Khairil Azhar , Jakarta | Fri, 08/28/2009 9:33 AM | Opinion
It is argued that the enactment of sharia law would end terrorist bombings. But would that not create a new threat to peace? Because there is no guarantee that enacting sharia law would create a more just society. An old proverb says “because of an over-expectation that rain will come, the water in the bucket is wasted”?
I am a Muslim. My grandpa was a cleric and ran a madrasa, a traditional Islamic school. I went to a well known madrasa and have learnt Islamic teachings my whole life. I now teach Islamic teachings myself, to students as well as my collegial friends. But I have never found anything in the Koran that says sharia law must be imposed, as the terrorists demand.
My mother recites the Koran almost everyday and she enjoys her safe and peaceful life in the village. Does she not deserve to enter paradise for her jihad as a real mother? Will she go to hell because she chooses to live relatively far away from her neighbors because she seeks to avoid improper interaction with others in her life? Sorry, I have never found a single Islamic doctrine which says that she is an unbeliever for not participating in the jihad for sharia law.
The issue of sharia law has appeared over and over again in the long history of Indonesia, with its great diversity. Interestingly, before and after the Proclamation of Independence, most of the efforts to enact sharia law were linked with efforts to make Muslims economically, politically and legally equal with the supposedly superior colonialists and then later with the “westernized people” in the independence era.
One of the best examples from the pre-independence era was the Paderi War, which took place in West Sumatra in the 18th-19th centuries. This war took place as the society experienced great economic, political and cultural change. In this changing society, the Paderis wished to drive out the colonialists and to establish a society based on sharia law where local traditions dominated.
One of the impacts of the strict implementation of the religious law was that the Paderis fought against the people whose tradition had been violently offended. Even many of the traditionalists crossed over and fought with the Dutch. As the local society divided the Paderis failed to achieve their dream.
Another example was the debate related to the making of Pancasila, the five tenets that make up the national ideology of Indonesia, which includes the belief in One God Almighty, that humanity that is just and civilized, that Indonesia is a unitary whole, that democracy should be guided by the wisdom of representative deliberation and that all Indonesians should enjoy social justice.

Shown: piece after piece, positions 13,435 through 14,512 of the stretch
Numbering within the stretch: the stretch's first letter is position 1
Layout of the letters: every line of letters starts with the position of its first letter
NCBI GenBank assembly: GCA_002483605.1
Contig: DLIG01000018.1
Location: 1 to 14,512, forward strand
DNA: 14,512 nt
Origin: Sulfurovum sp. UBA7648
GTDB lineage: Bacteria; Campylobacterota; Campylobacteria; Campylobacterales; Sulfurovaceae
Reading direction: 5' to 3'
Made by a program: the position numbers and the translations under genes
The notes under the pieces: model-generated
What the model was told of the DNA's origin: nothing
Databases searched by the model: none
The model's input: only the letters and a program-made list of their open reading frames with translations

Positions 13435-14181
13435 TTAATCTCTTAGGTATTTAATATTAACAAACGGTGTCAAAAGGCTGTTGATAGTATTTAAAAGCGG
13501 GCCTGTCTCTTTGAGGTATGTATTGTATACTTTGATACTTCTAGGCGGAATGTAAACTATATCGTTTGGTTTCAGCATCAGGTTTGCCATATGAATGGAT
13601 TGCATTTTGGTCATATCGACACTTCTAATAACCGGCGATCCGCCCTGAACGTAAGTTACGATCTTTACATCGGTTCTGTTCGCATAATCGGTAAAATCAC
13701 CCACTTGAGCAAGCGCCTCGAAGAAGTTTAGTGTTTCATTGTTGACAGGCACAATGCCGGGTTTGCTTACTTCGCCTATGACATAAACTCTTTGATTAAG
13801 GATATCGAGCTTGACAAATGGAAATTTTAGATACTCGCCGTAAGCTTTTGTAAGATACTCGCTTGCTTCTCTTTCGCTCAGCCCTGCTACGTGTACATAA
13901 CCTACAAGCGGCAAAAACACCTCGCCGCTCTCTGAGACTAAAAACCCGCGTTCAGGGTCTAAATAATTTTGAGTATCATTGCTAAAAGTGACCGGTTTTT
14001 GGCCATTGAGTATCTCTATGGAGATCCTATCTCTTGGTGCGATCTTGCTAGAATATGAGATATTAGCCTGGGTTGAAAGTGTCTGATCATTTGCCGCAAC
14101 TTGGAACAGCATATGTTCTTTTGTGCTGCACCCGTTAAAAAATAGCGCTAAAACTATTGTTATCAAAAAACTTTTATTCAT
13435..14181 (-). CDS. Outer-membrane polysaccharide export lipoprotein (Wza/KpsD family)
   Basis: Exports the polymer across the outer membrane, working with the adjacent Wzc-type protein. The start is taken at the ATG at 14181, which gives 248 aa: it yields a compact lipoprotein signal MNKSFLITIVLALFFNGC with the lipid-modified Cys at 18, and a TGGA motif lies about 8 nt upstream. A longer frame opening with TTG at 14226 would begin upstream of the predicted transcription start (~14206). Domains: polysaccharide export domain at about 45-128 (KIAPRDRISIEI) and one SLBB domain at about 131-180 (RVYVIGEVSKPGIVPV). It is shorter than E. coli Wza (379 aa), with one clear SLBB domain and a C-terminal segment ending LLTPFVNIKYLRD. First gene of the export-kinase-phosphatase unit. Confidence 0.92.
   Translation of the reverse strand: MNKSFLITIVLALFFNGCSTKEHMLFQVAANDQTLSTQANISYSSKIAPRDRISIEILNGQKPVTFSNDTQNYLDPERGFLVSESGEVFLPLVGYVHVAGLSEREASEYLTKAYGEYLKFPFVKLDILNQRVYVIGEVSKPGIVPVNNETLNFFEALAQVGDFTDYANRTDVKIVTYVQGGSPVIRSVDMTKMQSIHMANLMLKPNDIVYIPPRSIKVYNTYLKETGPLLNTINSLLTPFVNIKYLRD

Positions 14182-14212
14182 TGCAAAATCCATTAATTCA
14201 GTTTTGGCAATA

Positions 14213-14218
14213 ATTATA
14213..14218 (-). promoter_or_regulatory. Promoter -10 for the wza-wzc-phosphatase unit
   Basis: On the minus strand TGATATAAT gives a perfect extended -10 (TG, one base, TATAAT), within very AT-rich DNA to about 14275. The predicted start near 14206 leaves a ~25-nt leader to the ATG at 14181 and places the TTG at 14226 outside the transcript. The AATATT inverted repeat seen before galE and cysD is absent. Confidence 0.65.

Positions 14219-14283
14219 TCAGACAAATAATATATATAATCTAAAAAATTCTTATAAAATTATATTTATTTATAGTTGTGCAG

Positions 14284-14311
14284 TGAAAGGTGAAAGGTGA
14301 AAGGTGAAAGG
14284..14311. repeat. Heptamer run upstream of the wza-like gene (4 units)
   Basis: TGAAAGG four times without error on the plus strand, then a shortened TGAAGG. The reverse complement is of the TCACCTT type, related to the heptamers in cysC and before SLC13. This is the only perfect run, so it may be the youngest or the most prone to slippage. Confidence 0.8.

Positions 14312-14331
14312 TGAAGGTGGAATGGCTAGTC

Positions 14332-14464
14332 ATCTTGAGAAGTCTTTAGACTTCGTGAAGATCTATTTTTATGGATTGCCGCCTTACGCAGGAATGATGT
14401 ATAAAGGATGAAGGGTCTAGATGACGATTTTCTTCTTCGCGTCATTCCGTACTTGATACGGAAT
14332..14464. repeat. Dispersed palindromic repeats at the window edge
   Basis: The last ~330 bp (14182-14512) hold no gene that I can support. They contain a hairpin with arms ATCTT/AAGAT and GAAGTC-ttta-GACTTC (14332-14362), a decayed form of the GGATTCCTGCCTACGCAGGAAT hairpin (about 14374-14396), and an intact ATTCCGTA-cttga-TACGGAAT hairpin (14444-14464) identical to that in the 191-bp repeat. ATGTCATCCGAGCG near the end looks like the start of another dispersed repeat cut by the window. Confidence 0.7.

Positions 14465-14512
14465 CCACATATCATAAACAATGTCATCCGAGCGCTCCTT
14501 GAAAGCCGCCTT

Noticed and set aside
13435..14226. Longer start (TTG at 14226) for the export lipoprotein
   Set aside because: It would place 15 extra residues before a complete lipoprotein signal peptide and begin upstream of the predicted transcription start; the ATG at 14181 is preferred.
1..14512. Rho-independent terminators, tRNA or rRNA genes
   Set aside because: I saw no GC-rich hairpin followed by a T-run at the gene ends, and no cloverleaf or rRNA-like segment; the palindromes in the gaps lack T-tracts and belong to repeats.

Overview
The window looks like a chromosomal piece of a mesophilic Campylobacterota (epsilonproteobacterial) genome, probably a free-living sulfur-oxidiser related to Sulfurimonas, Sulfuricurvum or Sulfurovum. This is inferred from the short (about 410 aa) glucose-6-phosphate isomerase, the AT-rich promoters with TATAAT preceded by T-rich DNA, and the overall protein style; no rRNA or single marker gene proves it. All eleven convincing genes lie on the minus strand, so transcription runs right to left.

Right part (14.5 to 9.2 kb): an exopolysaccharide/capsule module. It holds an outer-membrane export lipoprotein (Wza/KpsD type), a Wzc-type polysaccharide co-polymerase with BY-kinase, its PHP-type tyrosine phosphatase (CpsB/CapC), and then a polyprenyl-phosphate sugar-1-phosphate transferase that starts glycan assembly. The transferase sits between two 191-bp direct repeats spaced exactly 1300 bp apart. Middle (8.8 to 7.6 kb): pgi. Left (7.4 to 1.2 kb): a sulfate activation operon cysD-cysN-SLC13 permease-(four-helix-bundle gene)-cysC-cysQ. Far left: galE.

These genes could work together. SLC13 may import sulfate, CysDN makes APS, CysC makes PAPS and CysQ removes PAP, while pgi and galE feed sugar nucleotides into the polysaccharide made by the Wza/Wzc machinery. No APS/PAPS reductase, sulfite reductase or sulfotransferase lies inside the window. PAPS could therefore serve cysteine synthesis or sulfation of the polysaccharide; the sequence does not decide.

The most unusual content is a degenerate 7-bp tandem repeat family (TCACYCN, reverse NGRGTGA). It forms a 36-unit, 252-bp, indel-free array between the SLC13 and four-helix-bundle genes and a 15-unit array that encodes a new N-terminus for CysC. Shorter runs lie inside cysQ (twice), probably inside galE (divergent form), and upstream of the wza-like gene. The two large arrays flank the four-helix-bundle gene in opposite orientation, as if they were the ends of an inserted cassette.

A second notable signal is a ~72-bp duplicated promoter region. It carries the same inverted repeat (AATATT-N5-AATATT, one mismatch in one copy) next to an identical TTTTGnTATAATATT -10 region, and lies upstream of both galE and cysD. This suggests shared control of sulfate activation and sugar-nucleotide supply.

Some argued that the first principle should require “the belief in One God Almighty and obligate Muslims to conform to sharia law”. But the founding fathers omitted the second part after much deliberation.
However, the omission has since been the source of never-ending debate. To this day some Islamic political parties utilize this issue to gain support, as they claim that the omission has inhibited the endorsement of sharia law in Indonesia.
After the Independence era, religious-based conflicts were mostly related to the formation of an Islamic state ruled by sharia Law. The first was the rebellion led by Kartosuwiryo, who founded the Darul Islam (Islamic State), mostly in West Java, in the 1940-1960s. Kahar Muzakkar led a similar rebellion in Celebes in the 1950s.
In modern Indonesia, the latest example came with the negative campaigning of the Islamic parties in this year’s election. Some parties inappropriately utilized religious symbols to attack their competitors while others called for the enactment of sharia law.
The Muslims who endorse sharia law are basically trapped in the symbolist hole: They are more
concerned about the sharia law label vis-à-vis westernized and secular law.
Many of them are actually dependant on the explanations given by their religious teachers and don’t bother learning the texts themselves. They tend to be blind to the basic principles of the Islamic legal philosophy, including the notion of brotherhood and social solidarity, the notion of an ideal law, the condemnation of antisocial behavior or even the presumption of innocence.
If some of them learn by themselves, they often use translations from Arabic sources that are not appropriately adapted to Indonesian circumstances. Or if they are written directly by an Indonesian, the sources used are typically one sided or more related to peripheral things of the religious teachings.
Moreover, the radical figures inspiring the efforts to enact sharia law seem to think of sharia law as a panacea for every ill suffered by Muslims.
They tend to avoid seriously thinking about the thousands of particular problems that each need their own solution.
Consequently, they aren’t successful in improving the quality of life of poor Muslims, for instance. With their chosen shortcuts, new disasters are created, and not justice at all.
The writer graduated from the Sharia Faculty at Syarif Hidayatullah Islamic State University in Jakarta.